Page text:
People look at the teeny tiny artworks at The Gallery in Whistler.
Small but mighty. PHOTO JEREMY ALLEN

Arts Whistler Live! begins on September 23 with FIREFLIGHT: A Supernatural Circus with VERVE Inspired Circus. Expect to see some of BC’s top circus performers take to the “sky” as they transform the Arts Centre into the atmospheric rainforest of the Pacific Northwest.

The series is wonderfully varied, with Raven Spirit Dance featuring special guests, Waganana Aboriginal dancers being performed on October 28, a country-soaked, American rock n’ roll night with Trailerhawk on December 10, and a Comedy Double-Header with Julie Kim and Katie-Ellen Humphries on January 28, just to name a few. This series of live music, theatre and comedy acts continues monthly all the way through to May and is guaranteed to light up those long winter nights.

Whistler Writer’s Festival

Now in its 21st year, the Whistler Writer’s Festival is a multi-venue, multi-artist, multi-day event, offering simultaneous in-person and online options for the majority of the events. Running from October 13-16, 2022 the four-day schedule is jam-packed with workshops, readings, conversations and special events.

An author reads her work on a stage while musicians play at the Whistler Writers Festival.
Blending words and music at the Literary Cabaret. PHOTO WHISTLER WRITERS FESTIVAL

Not to be missed is The Literary Cabaret: We’re Back Live Baby! on Friday night, October 14. Combining stimulating author readings with improvised music from The West Coast Front, this magical pairing is sure to elicit all of the feels. There’s a Mystery and Crime Writers Panel showcasing four award-winning authors on Saturday afternoon and a new event for this year is the Sunday Book Talk event where you get to sip on your coffee while four authors discuss what makes them tick and how this impacts their writing.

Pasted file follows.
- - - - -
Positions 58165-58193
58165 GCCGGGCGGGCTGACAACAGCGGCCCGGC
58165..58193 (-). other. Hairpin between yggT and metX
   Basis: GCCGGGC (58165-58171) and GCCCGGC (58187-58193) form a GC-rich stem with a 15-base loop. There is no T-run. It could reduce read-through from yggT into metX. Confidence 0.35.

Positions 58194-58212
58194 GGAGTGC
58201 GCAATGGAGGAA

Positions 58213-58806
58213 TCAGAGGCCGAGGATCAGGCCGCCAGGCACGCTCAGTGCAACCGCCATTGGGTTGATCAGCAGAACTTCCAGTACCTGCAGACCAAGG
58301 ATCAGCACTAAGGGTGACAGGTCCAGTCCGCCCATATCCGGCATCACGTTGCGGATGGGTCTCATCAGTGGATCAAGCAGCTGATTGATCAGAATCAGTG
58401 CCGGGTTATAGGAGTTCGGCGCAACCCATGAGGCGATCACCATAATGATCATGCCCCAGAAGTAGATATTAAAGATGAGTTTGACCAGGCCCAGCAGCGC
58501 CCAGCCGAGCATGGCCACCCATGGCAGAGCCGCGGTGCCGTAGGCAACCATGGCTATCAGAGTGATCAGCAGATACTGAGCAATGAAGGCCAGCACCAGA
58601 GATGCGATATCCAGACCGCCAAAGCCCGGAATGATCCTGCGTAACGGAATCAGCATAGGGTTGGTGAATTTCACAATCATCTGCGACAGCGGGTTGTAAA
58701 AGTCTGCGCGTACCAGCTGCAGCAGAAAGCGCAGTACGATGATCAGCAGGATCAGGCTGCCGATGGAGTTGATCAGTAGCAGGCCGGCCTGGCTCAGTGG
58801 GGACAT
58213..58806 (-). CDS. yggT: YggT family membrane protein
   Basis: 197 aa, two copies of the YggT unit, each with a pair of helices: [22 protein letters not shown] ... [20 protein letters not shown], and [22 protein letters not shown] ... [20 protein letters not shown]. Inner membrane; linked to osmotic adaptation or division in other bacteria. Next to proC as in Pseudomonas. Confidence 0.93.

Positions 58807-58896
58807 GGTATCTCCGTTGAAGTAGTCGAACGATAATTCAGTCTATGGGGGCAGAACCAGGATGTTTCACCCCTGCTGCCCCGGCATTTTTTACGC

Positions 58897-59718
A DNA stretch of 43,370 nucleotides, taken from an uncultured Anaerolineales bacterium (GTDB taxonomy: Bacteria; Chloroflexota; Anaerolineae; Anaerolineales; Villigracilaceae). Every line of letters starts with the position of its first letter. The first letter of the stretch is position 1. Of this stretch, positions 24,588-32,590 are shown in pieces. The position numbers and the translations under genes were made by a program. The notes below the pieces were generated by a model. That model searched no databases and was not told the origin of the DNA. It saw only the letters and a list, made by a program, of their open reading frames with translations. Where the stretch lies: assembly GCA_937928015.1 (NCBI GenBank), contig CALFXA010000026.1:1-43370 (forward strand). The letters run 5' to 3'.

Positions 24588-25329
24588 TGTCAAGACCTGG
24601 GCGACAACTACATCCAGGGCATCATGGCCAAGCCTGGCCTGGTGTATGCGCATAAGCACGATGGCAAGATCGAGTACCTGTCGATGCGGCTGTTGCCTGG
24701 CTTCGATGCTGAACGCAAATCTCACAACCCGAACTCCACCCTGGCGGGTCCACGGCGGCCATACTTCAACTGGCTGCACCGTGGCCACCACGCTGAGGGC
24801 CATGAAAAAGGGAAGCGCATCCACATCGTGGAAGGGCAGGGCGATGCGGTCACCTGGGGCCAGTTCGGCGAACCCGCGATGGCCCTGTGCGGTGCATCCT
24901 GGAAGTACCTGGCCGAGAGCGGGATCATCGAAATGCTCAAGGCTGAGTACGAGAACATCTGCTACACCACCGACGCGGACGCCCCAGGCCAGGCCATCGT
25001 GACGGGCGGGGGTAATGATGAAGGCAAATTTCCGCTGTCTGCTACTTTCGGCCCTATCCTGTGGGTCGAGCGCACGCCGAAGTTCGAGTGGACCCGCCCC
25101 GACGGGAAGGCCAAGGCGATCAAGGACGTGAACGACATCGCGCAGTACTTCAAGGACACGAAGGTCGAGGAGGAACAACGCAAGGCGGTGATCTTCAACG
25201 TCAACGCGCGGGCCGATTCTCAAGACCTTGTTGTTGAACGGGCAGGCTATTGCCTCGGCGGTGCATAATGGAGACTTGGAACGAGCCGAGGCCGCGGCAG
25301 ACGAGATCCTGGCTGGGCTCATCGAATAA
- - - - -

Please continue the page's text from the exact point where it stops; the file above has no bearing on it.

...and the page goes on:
This year’s Saturday Night Gala features Marsha Lederman in conversation with Méira Cook (The Full Catastrophe) and Iain Reid (We Spread) as they discuss the intriguing themes in their latest books. 

Authors will be on hand for book signings and thanks to Armchair Books’ pop-up store you’ll likely go home with more than you came with! 

Whistler Film Festival

Whistler Film Festival, Canada’s coolest film fest is happening from November 30 to December 31 and includes film premieres, industry summits, talent programs, celebrations and special guest appearances by actors and directors. Where else in the world could you ski straight off the mountain and into a red-carpet event?

An actor gets their photo taken by photographers at the Whistler Film Festival.
Movie magic in the mountains. PHOTO MIKE CRANE

The in-person festival events run from November 30 to December 4 and feature filmmaker events, conversations with top talent at our Signature Series, and networking opportunities. 

 The online component runs the entire month, with up to 100 movies available to stream, as well as access to filmmaker Q&As and a virtual awards celebration.

But that’s not all folks…

Wine Walks are happening every Friday in the month of October, combining an art gallery visit with BC wine. A range of Whistler galleries are taking part, with all the self-guided tours culminating at the Audain Art Museum, for more wine, canapes and music.

Wine tasting at Whistler's new October Wine Walks

A runaway hit in its inaugural year last season, Laugh Out Live! is set to make a comeback this winter, but the location is currently TBD. Performing to sold-out crowds every week during their first run, this grassroots improv / sketch / standup comedy troupe has been spotted on social channels recruiting scriptwriters and funny folk for their triumphant return.

The Point Artist-Run-Centre is also another hub of cultural goings on as they typically host a Thanksgiving performance evening and Winter Carnival. On Sunday, November 19 they have C.R. Avery’s latest show, Victory on East Hastings, a ghostly, feature film with live narration, performance and musical sections.

“It’s as if cinema is about to have an affair with a rock and roll revival show,” says the event description. “Boom to the zoom Mo’fo’s, here comes the ultimate love letter to East Van, that’s also a ghost story that must be witnessed live.”

Tickets start at $20 and the show starts at 7 PM at The Point on Alta Lake.

This is just a sampling of the arts and culture events happening in Whistler this fall and winter. With more events being announced all the time, be sure to take a look at’s event calendar for the most up-to-date listings and information.

Book a fall stay from $135 per night and receive two Whistler Cultural Passes valid for entry to both the Audain Art Museum and the Squamish Lil’wat Cultural Centre.


Like a lot of locals, Kate came to Whistler for a month, five years ago. Originally from Australia, Kate is happily stuck in the Whistler bubble, spending her free time boarding, biking and hiking among the trees. In the summer months you can find her canoe guiding on the River of Golden Dreams.